Here are some interesting articles which you should be aware of in relation to Europe and the UK. I was, I thought, reliably informed by a Chartered Accountant, no less, that Brexiteers were saving poor people from having to pay 5 percent extra for their food because the monsters at the EU were going to take away zero ratings for VAT across Europe. This story is fairly long, so bear with me, and open the links as you go for later perusal.
EU threatens to abolish zero VAT regime 2005 (Ireland) This link will tell you that the EU planned to remove zero ratings for children’s clothing, but not foodstuffs.
Wikipedia EU value added Tax See the section ‘zero rate derogation’
The above will take you to rates paid across Europe. You will find the United Kingdom at the bottom. In fact under EU law, Ireland and the UK were allowed zero rated VAT on food back in 1991, and there are no official plans to remove the zero rating. In fact EU papers have shown that they plan to extend it for countries with other concerns.
Scaremongering from the Mail 2012
Scaremongering from the Guardian 2016
Scaremongering from AccountingWeb 2014 (requires registration with location and phone number)
Scaremongering from Telegraph 2016 Showing David Cameron as heroic protector of zero VAT on food
Research from Government 2016 with ref to law and future This shows that in 2003 the EU did indeed plan to abolish zero ratings in order to streamline the system, but as they would require our agreement to achieve a consensus, did not press ahead with it.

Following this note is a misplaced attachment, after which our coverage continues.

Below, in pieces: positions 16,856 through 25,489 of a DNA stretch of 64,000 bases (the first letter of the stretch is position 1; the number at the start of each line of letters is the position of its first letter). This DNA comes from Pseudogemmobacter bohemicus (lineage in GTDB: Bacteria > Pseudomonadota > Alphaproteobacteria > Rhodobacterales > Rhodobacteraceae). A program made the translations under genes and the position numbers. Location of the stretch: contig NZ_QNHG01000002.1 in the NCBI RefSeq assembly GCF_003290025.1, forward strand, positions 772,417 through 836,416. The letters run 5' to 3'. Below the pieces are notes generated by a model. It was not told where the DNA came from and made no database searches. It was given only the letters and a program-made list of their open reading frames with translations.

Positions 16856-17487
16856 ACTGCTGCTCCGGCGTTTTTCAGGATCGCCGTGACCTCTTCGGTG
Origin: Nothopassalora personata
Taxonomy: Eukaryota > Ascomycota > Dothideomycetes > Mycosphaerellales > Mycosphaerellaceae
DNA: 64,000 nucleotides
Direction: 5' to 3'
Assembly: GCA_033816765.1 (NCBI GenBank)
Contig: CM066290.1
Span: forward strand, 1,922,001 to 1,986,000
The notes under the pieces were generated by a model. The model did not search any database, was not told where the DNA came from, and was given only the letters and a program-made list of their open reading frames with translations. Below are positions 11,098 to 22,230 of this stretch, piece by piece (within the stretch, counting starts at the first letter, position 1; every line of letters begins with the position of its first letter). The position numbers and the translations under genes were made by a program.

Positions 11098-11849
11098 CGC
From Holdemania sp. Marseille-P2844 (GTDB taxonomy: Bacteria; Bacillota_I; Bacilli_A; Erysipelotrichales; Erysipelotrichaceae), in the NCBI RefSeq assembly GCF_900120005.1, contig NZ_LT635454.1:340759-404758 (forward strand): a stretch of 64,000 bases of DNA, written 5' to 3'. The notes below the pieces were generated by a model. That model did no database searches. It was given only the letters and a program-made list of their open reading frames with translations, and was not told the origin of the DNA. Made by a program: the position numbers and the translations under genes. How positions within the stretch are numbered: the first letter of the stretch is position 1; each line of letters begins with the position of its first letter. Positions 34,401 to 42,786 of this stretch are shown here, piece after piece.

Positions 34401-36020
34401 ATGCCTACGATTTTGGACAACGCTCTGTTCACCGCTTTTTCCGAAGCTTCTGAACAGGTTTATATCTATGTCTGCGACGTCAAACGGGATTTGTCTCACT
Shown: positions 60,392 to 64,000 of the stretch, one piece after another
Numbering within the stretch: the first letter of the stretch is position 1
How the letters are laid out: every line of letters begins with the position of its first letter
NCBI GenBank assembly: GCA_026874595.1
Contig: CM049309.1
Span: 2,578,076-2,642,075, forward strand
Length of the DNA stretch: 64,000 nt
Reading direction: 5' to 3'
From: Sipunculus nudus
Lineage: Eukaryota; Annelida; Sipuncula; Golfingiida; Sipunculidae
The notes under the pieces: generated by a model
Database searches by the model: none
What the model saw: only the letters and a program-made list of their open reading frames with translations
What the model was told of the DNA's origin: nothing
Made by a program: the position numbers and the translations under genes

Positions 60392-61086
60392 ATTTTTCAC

TMF comparison of countries actual VAT changes showing a reduction of VAT in several countries.
EU Q and A on VAT April 2016
So, as we can see, the EU had no immediate plans to implement a VAT increase on food, to the EU minimum of five percent. They had tried to broach the subject a few times, but since they are dealing with rather a lot of countries with differing concerns, (France wanted a VAT reduction on eating out, for example) they were not rocking the boat.
What will affect you, is Scotland leaving and rejoining in the event of independence, unless an agreement similar to the 1991 agreement can be reached to allow the implementation of zero rate derogation on things like children’s clothing and food. I would suggest, therefore, that indyref 2 should be sooner, rather than later, in order to retain the possibility of maintaining the existing agreement on zero rated goods.